This intriguing study of Mexico's participation in world's fairs from 1889 to 1929 explores Mexico's self-presentation at these fairs as a reflection of the country's drive toward nationalization and a modernized image. Mauricio Tenorio-Trillo contrasts Mexico's presence at the 1889 Paris fair—where its display was the largest and most expensive Mexico has ever mounted—with Mexico's presence after the 1910 Mexican Revolution at fairs in Rio de Janeiro in 1922 and Seville in 1929.
Rather than seeing the revolution as a sharp break, Tenorio-Trillo points to important continuities between the pre- and post-revolution periods. He also discusses how, internationally, the character of world's fairs was radically transformed during this time, from the Eiffel Tower prototype, encapsulating a wondrous symbolic universe, to the Disneyland model of commodified entertainment.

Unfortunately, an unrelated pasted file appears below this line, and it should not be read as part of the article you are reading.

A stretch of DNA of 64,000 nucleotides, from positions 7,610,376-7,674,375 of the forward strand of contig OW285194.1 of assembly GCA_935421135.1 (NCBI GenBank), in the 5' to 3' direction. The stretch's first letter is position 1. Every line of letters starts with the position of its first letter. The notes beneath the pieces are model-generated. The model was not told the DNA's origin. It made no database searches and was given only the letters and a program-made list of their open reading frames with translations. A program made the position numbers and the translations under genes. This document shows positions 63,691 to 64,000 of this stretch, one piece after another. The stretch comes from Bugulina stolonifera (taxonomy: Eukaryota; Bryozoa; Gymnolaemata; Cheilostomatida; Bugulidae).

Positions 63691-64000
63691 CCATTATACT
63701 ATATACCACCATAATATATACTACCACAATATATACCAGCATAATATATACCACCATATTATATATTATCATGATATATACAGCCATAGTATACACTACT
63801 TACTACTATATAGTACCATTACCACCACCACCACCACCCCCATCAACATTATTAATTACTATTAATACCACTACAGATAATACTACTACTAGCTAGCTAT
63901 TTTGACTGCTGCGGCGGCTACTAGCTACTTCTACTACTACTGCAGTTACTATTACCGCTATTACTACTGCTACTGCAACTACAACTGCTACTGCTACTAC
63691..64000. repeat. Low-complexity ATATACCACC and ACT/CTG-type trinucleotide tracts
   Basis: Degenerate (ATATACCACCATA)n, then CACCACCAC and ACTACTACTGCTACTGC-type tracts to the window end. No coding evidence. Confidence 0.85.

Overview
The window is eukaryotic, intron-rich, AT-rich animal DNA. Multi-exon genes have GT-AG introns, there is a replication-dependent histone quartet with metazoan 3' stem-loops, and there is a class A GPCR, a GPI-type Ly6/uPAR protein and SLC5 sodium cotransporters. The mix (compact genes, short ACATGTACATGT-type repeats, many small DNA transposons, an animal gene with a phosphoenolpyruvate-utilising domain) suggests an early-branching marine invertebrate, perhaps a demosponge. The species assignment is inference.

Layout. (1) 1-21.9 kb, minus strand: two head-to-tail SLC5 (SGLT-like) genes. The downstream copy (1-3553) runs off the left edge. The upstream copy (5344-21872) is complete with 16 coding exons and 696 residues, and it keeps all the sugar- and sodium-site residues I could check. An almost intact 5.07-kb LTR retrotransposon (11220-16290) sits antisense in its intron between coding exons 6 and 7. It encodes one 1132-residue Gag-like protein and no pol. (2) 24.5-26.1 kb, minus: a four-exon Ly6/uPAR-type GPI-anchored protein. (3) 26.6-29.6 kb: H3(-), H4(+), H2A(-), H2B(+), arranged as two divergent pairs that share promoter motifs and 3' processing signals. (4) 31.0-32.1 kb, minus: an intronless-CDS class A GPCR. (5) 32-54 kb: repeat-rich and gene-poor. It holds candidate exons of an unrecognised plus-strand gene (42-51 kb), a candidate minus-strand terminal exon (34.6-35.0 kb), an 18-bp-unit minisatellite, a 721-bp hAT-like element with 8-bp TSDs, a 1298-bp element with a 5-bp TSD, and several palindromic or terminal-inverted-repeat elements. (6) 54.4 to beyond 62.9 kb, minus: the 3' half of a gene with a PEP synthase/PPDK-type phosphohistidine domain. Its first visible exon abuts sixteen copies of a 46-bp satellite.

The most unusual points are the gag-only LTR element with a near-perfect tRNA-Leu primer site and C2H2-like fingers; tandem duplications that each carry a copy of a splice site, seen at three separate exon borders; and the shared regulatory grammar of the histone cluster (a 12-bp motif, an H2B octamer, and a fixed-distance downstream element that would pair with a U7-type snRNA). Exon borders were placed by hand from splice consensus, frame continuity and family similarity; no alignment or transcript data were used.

Drawing on cultural, intellectual, urban, literary, social, and art histories, Tenorio-Trillo's thorough and imaginative study presents a broad cultural history of Mexico from 1880 to 1930, set within the context of the origins of Western nationalism, cosmopolitanism, and modernism.
This title is part of UC Press's Voices Revived program, which commemorates University of California Press’s mission to seek out and cultivate the brightest minds and give them voice, reach, and impact. Drawing on a backlist dating to 1893, Voices Revived makes high-quality, peer-reviewed scholarship accessible once again using print-on-demand technology. This title was originally published in 1997.